WNY Fly Fishing Private Lessons

I offer private lessons for fly casting and fly tying, the cost in $60.00 per student for two hours for casting, equipment, knots and general fly fishing and $40.00 per student for fly tying; I supply all materials for the tying class. You must bring your own vise and tools. E mail me at jimguida@hotmail.com











About Me

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I have been teaching fly fishing for about 25 years now and have made some great friends along the way, I also am a Umpqua Signature fly designer and a Pro Staffer for Scientific Anglers and Ross Reels

Flies For Sale

My Patterns are as follows: Guida's Mirrored Minnows $2.50 ea, Guida's White Lighting/Black Thunder $2.00 ea, Guida's Emerald Shiners $2.00 ea, Hairballs, sucker spawn, single eggs $.75 ea all orders must be in Qty's of 5's or 10's per style
e-mail orders to jimguida@hotmail.com

WNY Fly Fishing Trout Camps

We offer Trout Camps in the spring for inland trout. The classes are one day and cover casting, fly selection, and reading the water. We provide lunch, guides, flies/leaders/tippet, rods and reels if needed, you must bring waders and wading boots, sunglasses. This is the best way to start out fly fishing and learn from some of the best instructors in WNY.

Cost is $250.00 per person $350.00 per two
Please call Brian Slavinski for group rates
716-834-4331















Saturday, April 23, 2011

WNY Fly Fishing - The Hendrickson

When the Hendrickson’s begin hatching in April - May, the major rivers of the Northeast come alive. The hatch attracts swallows, cedar waxwings and nighthawks that dart and dive and catch the bugs in mid-air.
Underwater, the hatch draws trout out from hiding to feed with abandon in the open water. The careless trout bring an osprey or two that hover high above the river waiting for an easy mark. Then with deadly speed and precision they plunge into the water with open talons. But the Hendrickson’s also bring the fly fishers to what is the first big event of the fly fishing season.

Hendrickson’s are the kind of bug that put the fly in fly-fishing.

About one-half an inch long, they live most of the year underwater clinging to the underside of rocks, in their nymph stage. In May, they undergo a metamorphosis -- swimming to the surface to emerge from their shells as flying insects. Clouds of them form over the river to mate and lay their eggs in the water. Within three weeks the whole dance is over.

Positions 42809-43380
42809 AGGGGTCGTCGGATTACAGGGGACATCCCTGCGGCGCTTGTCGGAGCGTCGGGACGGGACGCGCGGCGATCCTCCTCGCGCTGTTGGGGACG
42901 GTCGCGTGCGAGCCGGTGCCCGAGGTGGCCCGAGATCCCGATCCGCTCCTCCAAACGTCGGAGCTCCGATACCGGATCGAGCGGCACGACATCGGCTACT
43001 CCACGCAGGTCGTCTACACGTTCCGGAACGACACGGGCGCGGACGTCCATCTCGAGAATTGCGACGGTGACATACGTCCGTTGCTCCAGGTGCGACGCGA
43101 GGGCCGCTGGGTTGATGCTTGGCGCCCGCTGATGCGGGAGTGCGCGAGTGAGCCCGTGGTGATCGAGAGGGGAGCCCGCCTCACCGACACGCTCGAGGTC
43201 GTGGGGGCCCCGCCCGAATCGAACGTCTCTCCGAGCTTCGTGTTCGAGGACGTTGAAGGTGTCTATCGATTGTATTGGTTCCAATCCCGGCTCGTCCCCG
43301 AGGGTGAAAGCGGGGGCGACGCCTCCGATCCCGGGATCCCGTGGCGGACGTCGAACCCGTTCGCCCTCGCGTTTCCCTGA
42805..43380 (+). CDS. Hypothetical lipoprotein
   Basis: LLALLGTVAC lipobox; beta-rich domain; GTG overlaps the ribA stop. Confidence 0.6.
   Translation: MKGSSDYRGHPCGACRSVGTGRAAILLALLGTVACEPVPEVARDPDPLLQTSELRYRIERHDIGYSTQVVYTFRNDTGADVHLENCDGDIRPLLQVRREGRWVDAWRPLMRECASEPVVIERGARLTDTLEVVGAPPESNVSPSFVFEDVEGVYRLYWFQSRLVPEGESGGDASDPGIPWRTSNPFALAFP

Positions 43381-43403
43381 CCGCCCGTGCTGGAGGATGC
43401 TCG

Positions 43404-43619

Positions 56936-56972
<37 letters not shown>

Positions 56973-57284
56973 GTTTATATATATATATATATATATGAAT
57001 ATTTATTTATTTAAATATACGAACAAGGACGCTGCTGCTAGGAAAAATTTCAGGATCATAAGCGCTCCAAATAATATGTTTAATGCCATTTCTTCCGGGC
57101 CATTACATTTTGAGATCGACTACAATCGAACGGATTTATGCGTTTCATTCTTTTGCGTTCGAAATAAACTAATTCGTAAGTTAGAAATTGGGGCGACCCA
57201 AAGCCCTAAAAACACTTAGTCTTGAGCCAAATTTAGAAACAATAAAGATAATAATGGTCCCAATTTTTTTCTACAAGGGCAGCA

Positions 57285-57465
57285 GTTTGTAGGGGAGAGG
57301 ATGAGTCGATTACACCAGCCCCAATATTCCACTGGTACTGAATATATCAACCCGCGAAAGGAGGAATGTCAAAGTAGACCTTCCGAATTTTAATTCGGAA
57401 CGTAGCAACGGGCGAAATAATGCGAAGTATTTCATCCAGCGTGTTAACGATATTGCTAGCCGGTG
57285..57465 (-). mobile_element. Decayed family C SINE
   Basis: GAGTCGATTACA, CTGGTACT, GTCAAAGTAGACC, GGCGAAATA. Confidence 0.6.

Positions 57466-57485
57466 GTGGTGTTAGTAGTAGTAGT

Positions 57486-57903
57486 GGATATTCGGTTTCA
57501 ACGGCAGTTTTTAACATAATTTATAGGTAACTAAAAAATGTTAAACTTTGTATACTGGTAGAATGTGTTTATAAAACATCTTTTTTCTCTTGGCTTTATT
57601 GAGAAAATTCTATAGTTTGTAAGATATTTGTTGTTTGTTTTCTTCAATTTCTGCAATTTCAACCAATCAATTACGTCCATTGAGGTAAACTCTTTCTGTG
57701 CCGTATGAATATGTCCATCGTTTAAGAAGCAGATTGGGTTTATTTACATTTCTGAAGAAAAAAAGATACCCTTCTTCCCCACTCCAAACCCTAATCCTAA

Entomologists call these bugs Ephemerella Subvaria. But back in 1916, it was customary for fly tiers to name their flies for their clients.
A tier from the Beaver kill River, named Steen rod, tied an imitation of the bug for a client named Hendrickson. The fly worked and the name stuck.
Part of the mystique of the Hendrickson fly is its intricate coloring.
Fly tiers use tufts of lemon colored wood duck feathers to fashion wings and blue dun rooster feathers for the legs. The body of the bug has an elusive pinkish-grayish mahogany cream hue. Some specialists say the color varies from river to river. In his original fly, Steen rod claimed to use the "urine-stained hair of a vixen" (female fox) to achieve this critical body color. Maybe old Steen rod was having one over on Mr. Hendrickson? Or maybe he was cleverly marketing his fly's mystical aura? Recipes for the Hendrickson fly still call for this material, though it is not readily available. However, fly shops do stock a pinkish-grey synthetic substitute.



In the week prior to the hatch, the Hendrickson nymphs become very active. Turn over a submerged river rock and you can see them wriggling with anticipation, while other bugs appear sleepy. Meanwhile, in garages and storage closets across the region, fly fishers also begin to stir. They patch leaks in their waders with duct tape. They buy fascinating gadgets that "really catch fish" on the Internet. But these outward movements mask the awakening of their subconscious fishing faculties. Fly fishers begin to dream of vivid red-spotted brown trout that take artificial Hendrickson flies with crisp decisive movements.

Like the prehistoric cave painters of Lascaux, the fly fisher's visions play a crucial role in the hunt. Standing by the river, ordinary people see only rushing water, while really good fly fishers "see" fish.
Half the time they are still dreaming, but they are often right.
Fishing the Hendrickson hatch is a civilized affair. Because the bugs don't get moving until late morning, there is plenty of time to sleep in and even have a leisurely brunch before heading to the river.

Generally, the best fishing is just before noon and again in the early evening. In the morning, the trout dart about catching the nymphs that are swimming to the surface. Sometimes, they break the surface snapping up the adult winged fly. In the evening, the trout feed lazily at the surface on the spent egg-laying flies, or spinners. But unusual weather can shift these times considerably, so it is best not to assume anything.